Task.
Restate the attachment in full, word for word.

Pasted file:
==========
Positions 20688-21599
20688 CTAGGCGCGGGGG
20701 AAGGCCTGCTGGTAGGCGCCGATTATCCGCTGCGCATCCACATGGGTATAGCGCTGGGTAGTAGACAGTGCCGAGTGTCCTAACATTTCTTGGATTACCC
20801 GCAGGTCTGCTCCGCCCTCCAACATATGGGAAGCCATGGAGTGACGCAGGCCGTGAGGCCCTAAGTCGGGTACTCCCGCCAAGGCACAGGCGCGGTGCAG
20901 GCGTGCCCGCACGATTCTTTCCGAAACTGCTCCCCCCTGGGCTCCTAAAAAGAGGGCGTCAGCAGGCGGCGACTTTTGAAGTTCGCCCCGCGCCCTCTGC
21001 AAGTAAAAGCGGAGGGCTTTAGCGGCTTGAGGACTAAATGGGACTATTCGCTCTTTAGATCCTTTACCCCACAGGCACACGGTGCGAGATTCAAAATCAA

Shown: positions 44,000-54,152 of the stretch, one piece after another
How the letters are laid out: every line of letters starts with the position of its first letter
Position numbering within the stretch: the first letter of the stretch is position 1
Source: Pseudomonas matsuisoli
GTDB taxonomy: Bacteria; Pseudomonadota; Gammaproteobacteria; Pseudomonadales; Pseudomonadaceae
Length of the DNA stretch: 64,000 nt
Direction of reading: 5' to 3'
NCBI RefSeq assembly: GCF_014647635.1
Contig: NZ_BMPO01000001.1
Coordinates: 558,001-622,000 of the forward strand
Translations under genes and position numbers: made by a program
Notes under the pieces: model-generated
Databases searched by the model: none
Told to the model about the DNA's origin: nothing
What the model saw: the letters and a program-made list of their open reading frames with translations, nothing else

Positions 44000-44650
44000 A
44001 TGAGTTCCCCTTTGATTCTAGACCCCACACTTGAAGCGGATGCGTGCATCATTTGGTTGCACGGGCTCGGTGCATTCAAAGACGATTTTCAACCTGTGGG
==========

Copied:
Positions 20688-21599
20688 CTAGGCGCGGGGG
20701 AAGGCCTGCTGGTAGGCGCCGATTATCCGCTGCGCATCCACATGGGTATAGCGCTGGGTAGTAGACAGTGCCGAGTGTCCTAACATTTCTTGGATTACCC
20801 GCAGGTCTGCTCCGCCCTCCAACATATGGGAAGCCATGGAGTGACGCAGGCCGTGAGGCCCTAAGTCGGGTACTCCCGCCAAGGCACAGGCGCGGTGCAG
20901 GCGTGCCCGCACGATTCTTTCCGAAACTGCTCCCCCCTGGGCTCCTAAAAAGAGGGCGTCAGCAGGCGGCGACTTTTGAAGTTCGCCCCGCGCCCTCTGC
21001 AAGTAAAAGCGGAGGGCTTTAGCGGCTTGAGGACTAAATGGGACTATTCGCTCTTTAGATCCTTTACCCCACAGGCACACGGTGCGAGATTCAAAATCAA

Shown: positions 44,000-54,152 of the stretch, one piece after another
How the letters are laid out: every line of letters starts with the position of its first letter
Position numbering within the stretch: the first letter of the stretch is position 1
Source: Pseudomonas matsuisoli
GTDB taxonomy: Bacteria; Pseudomonadota; Gammaproteobacteria; Pseudomonadales; Pseudomonadaceae
Length of the DNA stretch: 64,000 nt
Direction of reading: 5' to 3'
NCBI RefSeq assembly: GCF_014647635.1
Contig: NZ_BMPO01000001.1
Coordinates: 558,001-622,000 of the forward strand
Translations under genes and position numbers: made by a program
Notes under the pieces: model-generated
Databases searched by the model: none
Told to the model about the DNA's origin: nothing
What the model saw: the letters and a program-made list of their open reading frames with translations, nothing else

Positions 44000-44650
44000 A
44001 TGAGTTCCCCTTTGATTCTAGACCCCACACTTGAAGCGGATGCGTGCATCATTTGGTTGCACGGGCTCGGTGCATTCAAAGACGATTTTCAACCTGTGGG